• Chris OBrien

What is a vanity press/vanity publisher?

Let's hop in a time machine and go back to the year 1982.

Microsoft Word is still a year away. The first word processor is only three years old.

Email, hotmail, AOL - those were all still over a decade away. Same thing with Amazon. And the idea of downloading an ebook onto your Kindle was still 25 years off in the future.

This meant the only way to be published was through a traditional press. You had to be signed by an agent, they would land the publishing contract, and your book would go into bookstores. The only other alternative was to print out paper copies, staple them together.

There were a lot of people out there - aspiring writers, poets, retired people with a memoir, public speakers - who were receiving rejection letters from agents and publishers. Their books were deemed not ready, not good enough, or didn't have a big enough potential audience. It was a long and frustrating process for writers and a lot of these books never made it out into the world.

So, what started to happen, and this was going on before 1982, is new publishing companies popped up that we now refer to as "vanity publishers." Instead of paying the author to publish their work, they would put together a publishing package that was then sold to the author.

For example, the author would pay a good chunk of change, we're talking as high as $7,500 - $15,000, and then the vanity publisher would take the manuscript, format it into a hardcover or paperback book. They would then require the author to purchase 500 - 1,500 copies as part of the deal.

Now, in theory, this could still work financially. If the author sells 1,500 copies at $30 a piece, that's $45,000. But it turns out, it's really hard to sell even 20 books. And bookstores would turn these books down or, if the author was successful in their pitch, like any retailer the bokstore would ask for a wholesale price; which makes sense - buy for $10, sell for $20.

The result? A ton of authors who used vanity publishers ended up with boxes and boxes full of books collecting dust in their garage.

And what happened when they reached out to the vanity publisher? Bad customer service. There was no incentive for the vanity publisher to help sell the book. They already made their money off the $7,500 - $15,000 deal.

Fear of a negative review? Remember, this is pre-internet. Yelp wasn't even a company until 2004. The author might tell their immediate network of friends and family never to use that service, but it didn't spread very fast.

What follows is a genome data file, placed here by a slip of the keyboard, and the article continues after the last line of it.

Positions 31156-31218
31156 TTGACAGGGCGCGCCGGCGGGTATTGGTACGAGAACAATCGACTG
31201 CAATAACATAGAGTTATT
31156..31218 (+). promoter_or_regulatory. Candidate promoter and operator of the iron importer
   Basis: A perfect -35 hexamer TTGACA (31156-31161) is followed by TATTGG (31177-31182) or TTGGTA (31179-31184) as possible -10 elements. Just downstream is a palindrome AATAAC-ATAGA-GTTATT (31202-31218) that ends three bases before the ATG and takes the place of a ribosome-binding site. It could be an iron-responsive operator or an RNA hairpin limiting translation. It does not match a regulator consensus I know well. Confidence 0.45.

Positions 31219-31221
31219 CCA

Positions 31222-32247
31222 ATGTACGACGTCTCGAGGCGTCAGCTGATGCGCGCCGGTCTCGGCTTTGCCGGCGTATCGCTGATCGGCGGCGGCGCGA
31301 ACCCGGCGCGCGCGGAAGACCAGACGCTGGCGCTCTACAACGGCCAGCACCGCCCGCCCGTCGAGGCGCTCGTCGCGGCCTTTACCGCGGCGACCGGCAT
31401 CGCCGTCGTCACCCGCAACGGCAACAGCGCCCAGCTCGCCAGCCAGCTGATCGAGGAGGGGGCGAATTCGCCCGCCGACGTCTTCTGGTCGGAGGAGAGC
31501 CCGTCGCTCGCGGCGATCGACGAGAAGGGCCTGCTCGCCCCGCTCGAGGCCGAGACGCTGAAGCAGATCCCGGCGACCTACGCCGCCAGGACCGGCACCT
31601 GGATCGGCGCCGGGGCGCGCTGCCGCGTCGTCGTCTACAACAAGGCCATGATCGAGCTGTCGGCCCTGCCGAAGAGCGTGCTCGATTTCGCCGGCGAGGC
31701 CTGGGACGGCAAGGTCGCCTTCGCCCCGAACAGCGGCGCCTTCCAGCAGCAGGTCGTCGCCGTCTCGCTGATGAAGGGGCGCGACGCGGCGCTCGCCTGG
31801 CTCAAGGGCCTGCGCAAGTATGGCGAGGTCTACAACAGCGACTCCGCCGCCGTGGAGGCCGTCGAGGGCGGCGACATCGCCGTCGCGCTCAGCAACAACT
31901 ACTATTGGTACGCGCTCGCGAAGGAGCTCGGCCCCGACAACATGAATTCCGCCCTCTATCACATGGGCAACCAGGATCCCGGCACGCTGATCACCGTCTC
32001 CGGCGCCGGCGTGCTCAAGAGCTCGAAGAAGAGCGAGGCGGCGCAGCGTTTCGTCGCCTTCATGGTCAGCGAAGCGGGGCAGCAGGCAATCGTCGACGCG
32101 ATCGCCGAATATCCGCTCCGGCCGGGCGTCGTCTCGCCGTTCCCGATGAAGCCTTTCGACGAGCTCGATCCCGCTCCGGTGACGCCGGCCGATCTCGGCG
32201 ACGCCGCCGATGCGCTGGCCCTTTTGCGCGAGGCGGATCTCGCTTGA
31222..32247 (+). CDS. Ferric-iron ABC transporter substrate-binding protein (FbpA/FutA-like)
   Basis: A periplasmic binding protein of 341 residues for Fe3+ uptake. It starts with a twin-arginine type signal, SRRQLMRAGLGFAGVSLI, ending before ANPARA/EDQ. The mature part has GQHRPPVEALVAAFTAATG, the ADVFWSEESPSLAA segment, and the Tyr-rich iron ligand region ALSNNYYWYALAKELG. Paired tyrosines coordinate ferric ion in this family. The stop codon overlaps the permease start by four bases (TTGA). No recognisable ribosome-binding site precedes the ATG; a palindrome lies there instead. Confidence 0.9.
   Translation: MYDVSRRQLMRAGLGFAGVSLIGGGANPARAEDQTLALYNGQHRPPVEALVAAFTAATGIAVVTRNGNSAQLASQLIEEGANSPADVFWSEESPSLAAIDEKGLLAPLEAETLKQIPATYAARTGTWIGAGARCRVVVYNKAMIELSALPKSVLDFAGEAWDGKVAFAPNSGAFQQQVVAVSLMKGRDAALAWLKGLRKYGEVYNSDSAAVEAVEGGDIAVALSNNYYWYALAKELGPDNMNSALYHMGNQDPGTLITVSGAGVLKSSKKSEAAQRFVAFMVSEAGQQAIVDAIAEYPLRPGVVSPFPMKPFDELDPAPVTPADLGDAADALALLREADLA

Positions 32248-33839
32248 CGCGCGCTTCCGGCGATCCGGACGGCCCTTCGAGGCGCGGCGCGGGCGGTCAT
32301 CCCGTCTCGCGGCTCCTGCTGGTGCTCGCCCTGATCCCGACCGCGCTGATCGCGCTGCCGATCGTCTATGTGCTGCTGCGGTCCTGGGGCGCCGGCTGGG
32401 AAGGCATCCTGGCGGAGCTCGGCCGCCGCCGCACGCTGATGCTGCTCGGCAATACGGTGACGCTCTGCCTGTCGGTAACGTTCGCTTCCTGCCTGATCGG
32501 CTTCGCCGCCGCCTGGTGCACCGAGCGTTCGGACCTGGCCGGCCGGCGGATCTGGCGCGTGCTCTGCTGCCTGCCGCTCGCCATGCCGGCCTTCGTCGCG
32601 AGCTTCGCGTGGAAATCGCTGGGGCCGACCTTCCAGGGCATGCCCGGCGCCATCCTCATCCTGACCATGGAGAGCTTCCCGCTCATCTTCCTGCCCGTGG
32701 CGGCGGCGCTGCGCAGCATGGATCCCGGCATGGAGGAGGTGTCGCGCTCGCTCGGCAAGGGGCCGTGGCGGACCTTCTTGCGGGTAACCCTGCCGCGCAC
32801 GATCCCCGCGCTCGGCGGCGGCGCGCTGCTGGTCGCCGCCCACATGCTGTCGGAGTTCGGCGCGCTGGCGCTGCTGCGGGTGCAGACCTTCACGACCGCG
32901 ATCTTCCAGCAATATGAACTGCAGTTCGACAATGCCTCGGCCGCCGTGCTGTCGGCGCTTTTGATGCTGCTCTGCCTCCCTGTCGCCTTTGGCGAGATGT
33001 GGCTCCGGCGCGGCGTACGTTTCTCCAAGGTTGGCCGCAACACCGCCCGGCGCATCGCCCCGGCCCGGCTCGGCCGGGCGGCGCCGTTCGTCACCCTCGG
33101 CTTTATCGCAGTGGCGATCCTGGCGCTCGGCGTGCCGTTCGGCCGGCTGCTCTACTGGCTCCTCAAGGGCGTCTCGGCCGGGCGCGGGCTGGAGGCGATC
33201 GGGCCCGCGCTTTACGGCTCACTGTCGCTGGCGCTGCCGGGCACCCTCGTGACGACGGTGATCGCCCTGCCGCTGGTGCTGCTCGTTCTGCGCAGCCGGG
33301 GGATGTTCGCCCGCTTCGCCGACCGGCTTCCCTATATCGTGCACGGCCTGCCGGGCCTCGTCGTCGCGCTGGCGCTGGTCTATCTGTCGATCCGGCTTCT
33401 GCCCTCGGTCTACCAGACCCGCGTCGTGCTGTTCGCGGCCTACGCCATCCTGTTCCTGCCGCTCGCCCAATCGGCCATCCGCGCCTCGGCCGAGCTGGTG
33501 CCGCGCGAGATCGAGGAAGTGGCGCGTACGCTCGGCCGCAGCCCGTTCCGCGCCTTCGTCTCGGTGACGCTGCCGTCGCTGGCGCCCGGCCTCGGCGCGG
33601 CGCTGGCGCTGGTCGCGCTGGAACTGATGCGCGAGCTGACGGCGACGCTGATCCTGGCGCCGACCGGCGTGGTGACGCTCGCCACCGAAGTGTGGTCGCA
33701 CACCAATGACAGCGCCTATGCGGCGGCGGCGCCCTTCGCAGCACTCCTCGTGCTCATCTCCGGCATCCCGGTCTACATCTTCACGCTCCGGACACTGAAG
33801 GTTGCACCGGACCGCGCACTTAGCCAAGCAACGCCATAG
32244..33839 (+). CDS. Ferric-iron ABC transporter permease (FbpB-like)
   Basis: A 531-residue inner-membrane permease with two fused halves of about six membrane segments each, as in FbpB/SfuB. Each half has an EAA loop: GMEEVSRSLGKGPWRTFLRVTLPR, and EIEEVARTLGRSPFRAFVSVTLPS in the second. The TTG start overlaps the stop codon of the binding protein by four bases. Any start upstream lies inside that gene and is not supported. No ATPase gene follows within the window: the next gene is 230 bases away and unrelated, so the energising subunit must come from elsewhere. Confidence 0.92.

I mean, they could try to publish the story in a book, but the traditional publishers were turning it down and they'd be right back at a vanity press...

If this sounds like a horror story, it definitely is. And choosing that creepy guy with the mask image for this post was no mistake either. Everything you find online regarding vanity publishers doesn't exactly pain them in a positive light.

But I will say one positive thing on behalf of vanity publishers: at least they were getting work out there.

It's far more tragic to think about all of the manuscripts that have disappeared from the face of the earth, never got out there vs. thinking about a kid discovering their great-grandmother's box of old books in an attic. That second scenario is actually really cool. The stories survived. They can now be passed down to family or, hey, why not release them on a Kindle all of those years later. For hardly any cost.

Vanity publishers stepped in to solve (or, maybe better put, "exploit") a problem in the world of publishing. They made money by publishing books that didn't have another way out to the public.

The real bummer is—even after we head back to our time machine and we arrive back to 2019—vanity publishers still exist. They're still making money.

Feeling a little down after reading this post? Sorry for the doom and gloom outlook, we just take this really seriously and don't want writers to find themselves working with one of these types of places. More posts to come on how the publishing world is evolving, what new exciting options are available to authors, and how to spot a rotten publishing deal. Stay tuned!

  • Instagram Social Icon
  • Facebook Social Icon

©2018 by Long Overdue LLC. Proudly created with Wix.com